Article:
Author Topic: Electric Gongs  (Read 4524 times)

hdibrell

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Electric Gongs
« on: August 11, 2008, 01:11:30 PM »
This is a really interesting site http://ericarcher.net/devices/electric-gongs/ where Eric Archer discusses his electric gong project. It's currently on display at the Austin Children's Museum (Austin, Texas) and is a hands on instrument. I think I'll drive up there next week and try it out. It's only about an hour drive from here.    Harry
Never regret money spent on old books, old dogs or old friends.

Scott M2

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Re: Electric Gongs
« Reply #1 on: August 11, 2008, 08:34:05 PM »
Very interesting - but will they rival electric cowbells?
http://www.radmonkeycowbells.com/

ffcal

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Re: Electric Gongs
« Reply #2 on: August 11, 2008, 08:59:14 PM »
Hey, that's very cool!  Wish I could see it.  Harry, if like those sounds, you should also check out the sound sculpture music of Robert Rutman and Harry Bertoia.

Forrest

hdibrell

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Re: Electric Gongs
« Reply #3 on: August 11, 2008, 09:08:55 PM »
Hey, that's very cool!  Wish I could see it.  Harry, if like those sounds, you should also check out the sound sculpture music of Robert Rutman and Harry Bertoia.

Forrest
Hi Forrest,  I will check those artists out. It's great that you responded to this thread because I was doing a search on gongs after listening to your release, "Gongland" when I found this site. Thanks,   Harry
Never regret money spent on old books, old dogs or old friends.

solyaris

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Re: Electric Gongs
« Reply #4 on: August 12, 2008, 02:49:02 AM »
This is a really interesting site http://ericarcher.net/devices/electric-gongs/ where Eric Archer discusses his electric gong project. It's currently on display at the Austin Children's Museum (Austin, Texas) and is a hands on instrument. I think I'll drive up there next week and try it out. It's only about an hour drive from here.    Harry


how are you Harry!

Me too I love gong sounds; I recently discovered Sheila Whittaker that plays continuum gong drones she call "Cosmic Ocean of Sound", see: http://www.myspace.com/healingsound 

Premising that I enjoyed so much Eric Archer's device-projects (reading his web site),

I think the electric gong is a beatiful idea to show childrens some "different" sounds we have in Earth a part digital noises ;-)

What I do not love so much ... is just that touchscreen interface showing "all available notes" ... and guides users to consonant pitch relationships with a network of white lines... :(

That's ... in my particular perspective ... is a bit a paradox: Gongs and al metallic resonances objects are interesting because they produce vibrations in the frequency spectrum continuum ... creating these beatiful "out-of-tune" (in respect of equal temperament) drones,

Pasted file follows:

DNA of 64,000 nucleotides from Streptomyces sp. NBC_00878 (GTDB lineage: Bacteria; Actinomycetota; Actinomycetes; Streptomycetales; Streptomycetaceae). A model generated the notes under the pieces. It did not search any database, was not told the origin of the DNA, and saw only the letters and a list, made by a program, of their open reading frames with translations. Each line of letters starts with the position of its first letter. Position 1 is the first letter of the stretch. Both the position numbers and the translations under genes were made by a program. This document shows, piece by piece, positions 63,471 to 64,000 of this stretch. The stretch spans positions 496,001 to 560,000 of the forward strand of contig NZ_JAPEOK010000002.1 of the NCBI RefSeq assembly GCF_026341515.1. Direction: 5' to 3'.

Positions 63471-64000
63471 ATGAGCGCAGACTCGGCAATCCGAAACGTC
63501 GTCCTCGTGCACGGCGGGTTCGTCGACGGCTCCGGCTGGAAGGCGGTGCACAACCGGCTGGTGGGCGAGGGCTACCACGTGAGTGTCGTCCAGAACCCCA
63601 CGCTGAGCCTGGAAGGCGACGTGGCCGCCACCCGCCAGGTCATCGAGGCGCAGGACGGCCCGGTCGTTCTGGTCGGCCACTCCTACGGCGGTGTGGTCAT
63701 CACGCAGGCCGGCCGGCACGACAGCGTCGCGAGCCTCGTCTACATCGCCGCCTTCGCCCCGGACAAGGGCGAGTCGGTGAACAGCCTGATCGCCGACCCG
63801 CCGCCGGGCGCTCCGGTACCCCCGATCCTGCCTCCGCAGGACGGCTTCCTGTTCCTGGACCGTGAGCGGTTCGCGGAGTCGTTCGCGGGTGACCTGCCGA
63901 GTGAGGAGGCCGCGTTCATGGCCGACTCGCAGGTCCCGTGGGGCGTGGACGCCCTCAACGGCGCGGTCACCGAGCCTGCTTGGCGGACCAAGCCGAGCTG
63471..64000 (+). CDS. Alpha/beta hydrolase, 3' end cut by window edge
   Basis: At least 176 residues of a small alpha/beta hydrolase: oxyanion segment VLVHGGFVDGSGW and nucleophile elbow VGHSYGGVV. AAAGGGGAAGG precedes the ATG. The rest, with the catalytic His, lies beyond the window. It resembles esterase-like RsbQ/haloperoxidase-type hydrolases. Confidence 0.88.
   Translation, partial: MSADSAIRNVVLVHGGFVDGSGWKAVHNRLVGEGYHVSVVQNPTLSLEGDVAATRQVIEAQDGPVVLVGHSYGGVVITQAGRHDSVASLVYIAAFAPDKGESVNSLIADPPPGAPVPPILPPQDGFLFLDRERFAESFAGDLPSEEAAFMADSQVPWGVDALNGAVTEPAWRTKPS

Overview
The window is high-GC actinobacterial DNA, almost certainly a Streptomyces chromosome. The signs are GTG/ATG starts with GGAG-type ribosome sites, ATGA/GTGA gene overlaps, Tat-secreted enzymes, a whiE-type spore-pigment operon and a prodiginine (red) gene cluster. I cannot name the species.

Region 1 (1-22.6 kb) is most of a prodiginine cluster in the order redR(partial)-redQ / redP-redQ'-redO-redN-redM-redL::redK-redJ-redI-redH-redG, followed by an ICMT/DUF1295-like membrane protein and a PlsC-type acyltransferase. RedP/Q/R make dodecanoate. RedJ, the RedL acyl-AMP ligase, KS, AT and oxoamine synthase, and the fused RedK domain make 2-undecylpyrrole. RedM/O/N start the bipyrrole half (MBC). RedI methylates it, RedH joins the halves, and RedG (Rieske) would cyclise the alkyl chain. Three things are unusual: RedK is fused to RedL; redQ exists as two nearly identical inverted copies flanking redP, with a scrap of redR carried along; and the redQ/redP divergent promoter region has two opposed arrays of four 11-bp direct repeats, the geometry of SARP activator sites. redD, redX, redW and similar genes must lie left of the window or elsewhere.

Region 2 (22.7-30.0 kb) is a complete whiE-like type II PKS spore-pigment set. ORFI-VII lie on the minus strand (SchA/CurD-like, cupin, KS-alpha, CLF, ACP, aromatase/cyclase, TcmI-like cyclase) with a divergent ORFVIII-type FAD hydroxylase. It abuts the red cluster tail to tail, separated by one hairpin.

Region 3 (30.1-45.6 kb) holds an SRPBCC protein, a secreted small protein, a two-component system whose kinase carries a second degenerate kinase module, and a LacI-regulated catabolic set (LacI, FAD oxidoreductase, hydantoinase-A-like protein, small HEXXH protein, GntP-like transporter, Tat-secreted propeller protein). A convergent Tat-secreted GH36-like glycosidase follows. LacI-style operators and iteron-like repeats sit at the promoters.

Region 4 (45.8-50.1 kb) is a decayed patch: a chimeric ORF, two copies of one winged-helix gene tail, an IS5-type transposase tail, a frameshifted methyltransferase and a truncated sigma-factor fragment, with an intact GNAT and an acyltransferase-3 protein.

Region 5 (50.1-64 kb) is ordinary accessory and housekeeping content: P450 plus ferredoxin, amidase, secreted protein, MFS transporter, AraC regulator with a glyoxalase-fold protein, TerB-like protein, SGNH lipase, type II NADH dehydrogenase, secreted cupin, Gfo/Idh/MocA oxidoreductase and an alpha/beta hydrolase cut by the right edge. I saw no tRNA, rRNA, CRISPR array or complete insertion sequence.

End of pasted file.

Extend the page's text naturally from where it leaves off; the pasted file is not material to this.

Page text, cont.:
so on one hand, is great that a museum show the possibilities of gongs;
on the other hand, is wrong the emphasis on the "computer control" ....

isn't much better for a children (and for an adult musician more) hit the gongs directly with mallets, with ears 20 cms from the gong ? :)

The point is that I'm against the ideology of "control" so much common nowadays in our societies...
An this concept come also in music making .. where electronic music instruments are so powerful on control the sound parameters ... and often so faint on sound sources ...

Gongs are probably the "symbol" of the out-of-control sound devices (in terms of equal temperament music); so I'm a bit perplex in front of a project that show how to play Gershwin’s Summertime on 22″ electric gong ... :(

What do you think about ? ;-)

Anyway thanks for posting!
giorgio

hdibrell

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Re: Electric Gongs
« Reply #5 on: August 12, 2008, 08:30:27 AM »
I agree with you , Giorgio, about the interface. It seems a little cheezy. I haven't gone up to see it yet, but I'll let you know once I have. The idea of pointing the kids to which notes sound best together is wrong as well. Knowing kids, I'm sure some of them experiment with the "wrong" notes. I know I will! There are supposed to be some other hands-on displays that show different ways of making music. It should be an interesting trip. I'm meeting a friend of mine who also plays music to go to the exhibit. We should be quite a sight. Two well over 50 year olds playing around in a children's museum!  ;D      Harry
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solyaris

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Re: Electric Gongs
« Reply #6 on: August 12, 2008, 09:25:52 AM »
I agree with you , Giorgio, about the interface. It seems a little cheezy. I haven't gone up to see it yet, but I'll let you know once I have. The idea of pointing the kids to which notes sound best together is wrong as well. Knowing kids, I'm sure some of them experiment with the "wrong" notes. I know I will! There are supposed to be some other hands-on displays that show different ways of making music. It should be an interesting trip. I'm meeting a friend of mine who also plays music to go to the exhibit. We should be quite a sight. Two well over 50 year olds playing around in a children's museum!  ;D      Harry

yeah! I want to see on youtube a video showing Harry playing hard-dissonances on this gong-machine...

initailly with the standard "technological" interface...
but with the final explosive performance: where you will pull out a mallet (hidden under the jacket as a gun...), going near the gongs and show kids HOW TO! play these stuff:

whit a gong "normal" mallet!!! heresy ... and kids real happy! :)

giorgio
« Last Edit: August 12, 2008, 09:27:34 AM by solyaris »